Technology can be the difference between a smooth and engaging lesson and a disaster of a day. Any teacher can relate to the difficulties that are associated with classroom technology. “The computer won’t let me login,” and “I can’t find the file I saved yesterday” are just two of the common phrases I hear when utilizing technology. It can be infuriating! However, today I am sharing 5 Tech Tools for the Classroom. These tools are perfect for utilizing technology and don’t have a steep learning curve for busy teachers.
5 tech tools for the classroom
1: Google Drive
Google Drive is an excellent tool for organization and cutting back on paper. It is capable of everything from storing your electronic files, to sharing those files with your students, to conducting staff/student surveys, and sending home forms for parents.
Some schools now have Google Classroom, which works similarly but with features geared towards schools. My school used Google Drive and Google Apps.
How it works: You will create a free account using your email address and sign in. From here you see a navigation menus below. I think the best features here include creating folders and then sharing with others. No more emailing each other files or taking up that precious server space.
I used this frequently while planning with colleagues. My team would create a Google Sheet with tabs for each unit and then assign different parts of the lessons to each other. I loved this because we could all be typing in the same document at the same time. Winning! This works with students, too. They can all be working on the same file in a group setting! Of all 5 tech tools, I would say this is the most natural to integrate within the classroom, but quite possibly the one that is least utilized. There are so many features of Google Drive and Google Classroom!
Edmodo was my platform of preference to use with students. I think it was because the classroom view was easier for me to handle. I loved how intuitive it was because of the familiar Facebook style layout. It is also super helpful that parents can set up an account to better support their student and join alongside teachers in the classroom.
Some of the fabulous features include an app for easy on-the-go access, a classroom page where you can load content and students can ask questions, parent access so they can keep up to date with their student. I even used this a collaborative environment with other teachers when sitting on a district committee, it sure beats the long email threads.
It now includes some other aspects that are related to curriculum and testing, which I am unfamiliar with, but worth checking out.
3. Mobi view
The Mobi is hands down my most favorite technology tool. During my second year of teaching, I taught at a brand new school, it had all the bells and whistles. The following year, I moved across the state and got married. This landed me in a classroom with an overhead projector, in 2009. I couldn’t handle it. Mobi to the rescue! I actually spent my own money to purchase this (about $250 back then) for my classroom. My principal saw it, loved it, and asked the PTA to reimburse me. Then, he ordered them for the entire math department.
The Mobi works as an interactive whiteboard in the palm of your hands. At its basic level, you can use it to write from anywhere in the room. This was perfect for getting students involved in working problems without the embarrassment of walking to the front of the class. In a more advanced way, it can integrate with other technology devices to show student results on assessments or even quick questions throughout the class discussion. I loved the flexibility of continuing to teach while standing next to a student who “needed a little more attention”.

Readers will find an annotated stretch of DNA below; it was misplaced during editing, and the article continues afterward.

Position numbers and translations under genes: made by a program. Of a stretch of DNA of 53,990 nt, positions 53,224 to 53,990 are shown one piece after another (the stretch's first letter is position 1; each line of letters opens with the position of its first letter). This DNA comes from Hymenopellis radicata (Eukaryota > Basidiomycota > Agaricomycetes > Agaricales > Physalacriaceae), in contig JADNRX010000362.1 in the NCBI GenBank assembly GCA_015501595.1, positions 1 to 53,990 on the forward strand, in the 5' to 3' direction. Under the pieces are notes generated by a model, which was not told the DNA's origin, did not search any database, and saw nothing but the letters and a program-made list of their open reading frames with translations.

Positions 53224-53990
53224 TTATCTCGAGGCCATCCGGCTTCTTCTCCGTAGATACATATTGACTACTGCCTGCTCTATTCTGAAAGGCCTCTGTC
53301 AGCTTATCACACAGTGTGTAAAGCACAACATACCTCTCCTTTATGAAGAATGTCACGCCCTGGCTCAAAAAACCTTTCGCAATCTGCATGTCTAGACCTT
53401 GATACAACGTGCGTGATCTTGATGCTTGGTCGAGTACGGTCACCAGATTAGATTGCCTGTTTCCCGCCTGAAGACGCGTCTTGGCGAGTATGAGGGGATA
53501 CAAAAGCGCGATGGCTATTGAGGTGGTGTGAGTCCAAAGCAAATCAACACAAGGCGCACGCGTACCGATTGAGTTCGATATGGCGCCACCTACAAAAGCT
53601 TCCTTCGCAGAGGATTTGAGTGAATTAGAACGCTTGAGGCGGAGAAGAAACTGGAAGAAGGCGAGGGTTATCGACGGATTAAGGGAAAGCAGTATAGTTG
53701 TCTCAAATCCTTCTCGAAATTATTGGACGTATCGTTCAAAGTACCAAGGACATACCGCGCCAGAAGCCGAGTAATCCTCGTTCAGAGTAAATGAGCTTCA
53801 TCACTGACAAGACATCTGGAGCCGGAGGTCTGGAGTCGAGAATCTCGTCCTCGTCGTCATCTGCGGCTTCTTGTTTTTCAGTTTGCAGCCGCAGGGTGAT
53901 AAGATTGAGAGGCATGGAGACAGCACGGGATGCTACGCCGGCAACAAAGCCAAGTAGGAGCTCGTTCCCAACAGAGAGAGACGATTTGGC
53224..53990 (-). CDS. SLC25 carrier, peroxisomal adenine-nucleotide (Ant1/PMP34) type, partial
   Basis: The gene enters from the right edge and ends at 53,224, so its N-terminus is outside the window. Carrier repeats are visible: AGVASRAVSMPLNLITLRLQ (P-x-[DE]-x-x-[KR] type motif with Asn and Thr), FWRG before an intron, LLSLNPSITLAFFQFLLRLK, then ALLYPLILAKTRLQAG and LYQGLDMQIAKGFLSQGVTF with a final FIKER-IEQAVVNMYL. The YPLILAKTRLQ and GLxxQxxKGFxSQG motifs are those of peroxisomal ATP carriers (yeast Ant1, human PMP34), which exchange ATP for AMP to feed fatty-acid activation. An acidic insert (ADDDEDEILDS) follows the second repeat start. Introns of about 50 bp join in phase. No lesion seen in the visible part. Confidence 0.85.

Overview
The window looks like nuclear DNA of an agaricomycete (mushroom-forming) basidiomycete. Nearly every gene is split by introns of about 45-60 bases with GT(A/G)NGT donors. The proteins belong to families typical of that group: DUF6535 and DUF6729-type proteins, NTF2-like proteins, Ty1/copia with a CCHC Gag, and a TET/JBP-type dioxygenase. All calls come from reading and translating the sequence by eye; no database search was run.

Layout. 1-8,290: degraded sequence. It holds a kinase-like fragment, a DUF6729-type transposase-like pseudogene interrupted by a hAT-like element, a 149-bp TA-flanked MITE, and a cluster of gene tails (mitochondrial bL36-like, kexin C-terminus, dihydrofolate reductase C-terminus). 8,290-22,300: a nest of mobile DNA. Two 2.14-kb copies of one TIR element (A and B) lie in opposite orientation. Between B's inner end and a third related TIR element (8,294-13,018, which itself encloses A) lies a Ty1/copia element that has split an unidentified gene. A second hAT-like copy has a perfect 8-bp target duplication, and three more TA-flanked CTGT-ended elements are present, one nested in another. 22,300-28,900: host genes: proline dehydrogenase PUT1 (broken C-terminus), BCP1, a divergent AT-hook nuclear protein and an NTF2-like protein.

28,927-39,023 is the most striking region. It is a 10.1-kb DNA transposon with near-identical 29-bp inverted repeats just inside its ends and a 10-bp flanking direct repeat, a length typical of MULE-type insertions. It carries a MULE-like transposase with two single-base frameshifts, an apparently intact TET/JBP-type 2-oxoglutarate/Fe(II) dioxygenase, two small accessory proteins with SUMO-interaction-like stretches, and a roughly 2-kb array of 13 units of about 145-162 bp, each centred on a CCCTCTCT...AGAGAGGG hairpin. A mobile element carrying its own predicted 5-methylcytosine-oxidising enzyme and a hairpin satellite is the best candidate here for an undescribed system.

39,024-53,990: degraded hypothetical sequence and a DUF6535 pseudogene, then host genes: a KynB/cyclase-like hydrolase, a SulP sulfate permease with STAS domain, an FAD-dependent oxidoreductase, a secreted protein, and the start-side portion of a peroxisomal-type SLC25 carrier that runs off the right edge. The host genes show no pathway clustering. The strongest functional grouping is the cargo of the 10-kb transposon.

It is very durable too, which I love when working with middle schoolers. While the pricing is not cheap, it does make for one of the most affordable interactive whiteboards out there.
4. Zip Grade
I do not have much experience using Zip Grade because we had a similar but expensive program. Zip Grade is a free alternative to assessment and data programs. It allows you to create individualized scantrons on standard copy paper and use your mobile device to scan the responses. It exports the answers into an excel or cvc format which can be printed or input directly into some grade book softwares.
Best of all it shows a visual question analysis for the assessment. Depending on the length of the assignment, it is possible to have students scan their exit ticket and discuss the results within a few minutes.
At the time they offer two different pricing structures $12.99 for life or $6.99 for one year.
Kahoot is a free interactive classroom game. It is unique in that while students are answering on their own devices, they are also interacting with the other members of the class. It is brightly colored and in my opinion, not too primary looking. Teachers set up the game with various multiple choice questions and then students login to that game with a 4 digit pin. Super easy. The teacher controls the pace of the questions and students respond on their device. After the question is over, it displays the item analysis and then keeps track of each users points and the top 5 users are displayed.
I would personally suggest using numbers or sports team names, rather than student names. In the middle school classroom students are already so self conscious, I think it would minimize the extra comments about who is the lead or in last place or anything like that. I would also suggest a recording sheet, where students are expected to show their work to provide accountability.
And, Kahoot is free!
Overall, technology can provide a little more organization, communication, and engagement in the classroom and I would consider it well worth the small frustrations.